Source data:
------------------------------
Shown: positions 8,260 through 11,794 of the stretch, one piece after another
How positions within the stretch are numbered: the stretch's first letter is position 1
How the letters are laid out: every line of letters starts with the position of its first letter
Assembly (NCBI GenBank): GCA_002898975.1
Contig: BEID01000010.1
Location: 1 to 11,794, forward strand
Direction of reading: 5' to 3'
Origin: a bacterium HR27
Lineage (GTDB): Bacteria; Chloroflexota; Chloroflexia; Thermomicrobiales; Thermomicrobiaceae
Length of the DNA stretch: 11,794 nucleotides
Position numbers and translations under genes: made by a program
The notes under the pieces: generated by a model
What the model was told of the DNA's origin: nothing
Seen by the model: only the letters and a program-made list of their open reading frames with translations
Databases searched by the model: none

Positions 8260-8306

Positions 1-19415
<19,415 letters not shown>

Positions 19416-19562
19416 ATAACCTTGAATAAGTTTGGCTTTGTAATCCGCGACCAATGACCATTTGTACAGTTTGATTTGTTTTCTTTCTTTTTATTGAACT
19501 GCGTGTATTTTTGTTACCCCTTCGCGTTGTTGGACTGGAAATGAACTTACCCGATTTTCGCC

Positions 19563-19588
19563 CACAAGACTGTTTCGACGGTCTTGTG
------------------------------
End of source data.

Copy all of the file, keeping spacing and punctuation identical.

Shown: positions 8,260 through 11,794 of the stretch, one piece after another
How positions within the stretch are numbered: the stretch's first letter is position 1
How the letters are laid out: every line of letters starts with the position of its first letter
Assembly (NCBI GenBank): GCA_002898975.1
Contig: BEID01000010.1
Location: 1 to 11,794, forward strand
Direction of reading: 5' to 3'
Origin: a bacterium HR27
Lineage (GTDB): Bacteria; Chloroflexota; Chloroflexia; Thermomicrobiales; Thermomicrobiaceae
Length of the DNA stretch: 11,794 nucleotides
Position numbers and translations under genes: made by a program
The notes under the pieces: generated by a model
What the model was told of the DNA's origin: nothing
Seen by the model: only the letters and a program-made list of their open reading frames with translations
Databases searched by the model: none

Positions 8260-8306

Positions 1-19415
<19,415 letters not shown>

Positions 19416-19562
19416 ATAACCTTGAATAAGTTTGGCTTTGTAATCCGCGACCAATGACCATTTGTACAGTTTGATTTGTTTTCTTTCTTTTTATTGAACT
19501 GCGTGTATTTTTGTTACCCCTTCGCGTTGTTGGACTGGAAATGAACTTACCCGATTTTCGCC

Positions 19563-19588
19563 CACAAGACTGTTTCGACGGTCTTGTG